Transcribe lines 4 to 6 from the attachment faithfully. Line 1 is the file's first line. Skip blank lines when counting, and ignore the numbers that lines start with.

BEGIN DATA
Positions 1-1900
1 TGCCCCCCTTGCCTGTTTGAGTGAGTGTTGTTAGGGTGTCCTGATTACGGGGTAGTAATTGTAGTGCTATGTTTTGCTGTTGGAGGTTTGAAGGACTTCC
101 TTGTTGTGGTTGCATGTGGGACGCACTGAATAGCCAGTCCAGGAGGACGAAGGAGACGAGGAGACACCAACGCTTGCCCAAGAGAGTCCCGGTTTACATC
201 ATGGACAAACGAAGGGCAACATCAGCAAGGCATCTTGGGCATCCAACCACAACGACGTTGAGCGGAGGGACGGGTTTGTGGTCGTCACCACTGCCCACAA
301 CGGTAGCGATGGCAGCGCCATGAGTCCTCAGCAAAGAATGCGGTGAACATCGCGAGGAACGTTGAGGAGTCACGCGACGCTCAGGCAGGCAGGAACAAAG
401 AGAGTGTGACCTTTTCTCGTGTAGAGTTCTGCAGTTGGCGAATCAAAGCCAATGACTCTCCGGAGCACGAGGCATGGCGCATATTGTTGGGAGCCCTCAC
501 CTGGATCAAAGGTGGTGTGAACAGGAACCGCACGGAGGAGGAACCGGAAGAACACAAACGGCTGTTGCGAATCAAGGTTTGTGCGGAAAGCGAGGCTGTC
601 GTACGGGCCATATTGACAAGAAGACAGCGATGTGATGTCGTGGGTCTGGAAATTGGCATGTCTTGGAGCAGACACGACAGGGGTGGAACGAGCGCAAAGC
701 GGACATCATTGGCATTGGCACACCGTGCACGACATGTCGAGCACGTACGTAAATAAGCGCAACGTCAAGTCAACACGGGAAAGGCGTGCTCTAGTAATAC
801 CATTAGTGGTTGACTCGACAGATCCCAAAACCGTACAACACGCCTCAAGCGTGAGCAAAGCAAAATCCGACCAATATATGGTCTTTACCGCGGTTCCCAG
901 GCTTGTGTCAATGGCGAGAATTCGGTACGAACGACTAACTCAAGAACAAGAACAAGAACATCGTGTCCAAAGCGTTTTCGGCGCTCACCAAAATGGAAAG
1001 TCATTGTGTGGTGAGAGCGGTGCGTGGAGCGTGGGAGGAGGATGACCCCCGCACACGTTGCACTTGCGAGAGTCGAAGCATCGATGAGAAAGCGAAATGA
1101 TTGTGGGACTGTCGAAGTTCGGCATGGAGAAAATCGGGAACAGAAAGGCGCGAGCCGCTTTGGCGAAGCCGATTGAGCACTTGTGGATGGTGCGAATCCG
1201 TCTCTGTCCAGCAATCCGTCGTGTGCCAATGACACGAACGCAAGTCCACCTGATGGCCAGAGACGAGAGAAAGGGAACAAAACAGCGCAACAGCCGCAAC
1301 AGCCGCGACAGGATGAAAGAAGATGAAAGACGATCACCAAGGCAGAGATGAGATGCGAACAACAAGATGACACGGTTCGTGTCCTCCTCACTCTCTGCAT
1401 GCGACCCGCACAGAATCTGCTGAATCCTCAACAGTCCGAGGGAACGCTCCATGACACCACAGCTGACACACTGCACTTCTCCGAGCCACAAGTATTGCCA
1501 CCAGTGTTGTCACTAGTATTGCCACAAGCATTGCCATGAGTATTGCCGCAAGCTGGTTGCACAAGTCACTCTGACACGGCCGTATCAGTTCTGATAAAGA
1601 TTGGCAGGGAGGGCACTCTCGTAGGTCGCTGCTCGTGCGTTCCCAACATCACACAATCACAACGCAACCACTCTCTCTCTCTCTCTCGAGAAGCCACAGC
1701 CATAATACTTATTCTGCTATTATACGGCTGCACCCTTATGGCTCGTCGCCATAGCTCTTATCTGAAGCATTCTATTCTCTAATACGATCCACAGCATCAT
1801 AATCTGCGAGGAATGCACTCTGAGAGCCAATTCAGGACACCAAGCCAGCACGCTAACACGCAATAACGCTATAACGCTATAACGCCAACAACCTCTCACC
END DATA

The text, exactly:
201 ATGGACAAACGAAGGGCAACATCAGCAAGGCATCTTGGGCATCCAACCACAACGACGTTGAGCGGAGGGACGGGTTTGTGGTCGTCACCACTGCCCACAA
301 CGGTAGCGATGGCAGCGCCATGAGTCCTCAGCAAAGAATGCGGTGAACATCGCGAGGAACGTTGAGGAGTCACGCGACGCTCAGGCAGGCAGGAACAAAG
401 AGAGTGTGACCTTTTCTCGTGTAGAGTTCTGCAGTTGGCGAATCAAAGCCAATGACTCTCCGGAGCACGAGGCATGGCGCATATTGTTGGGAGCCCTCAC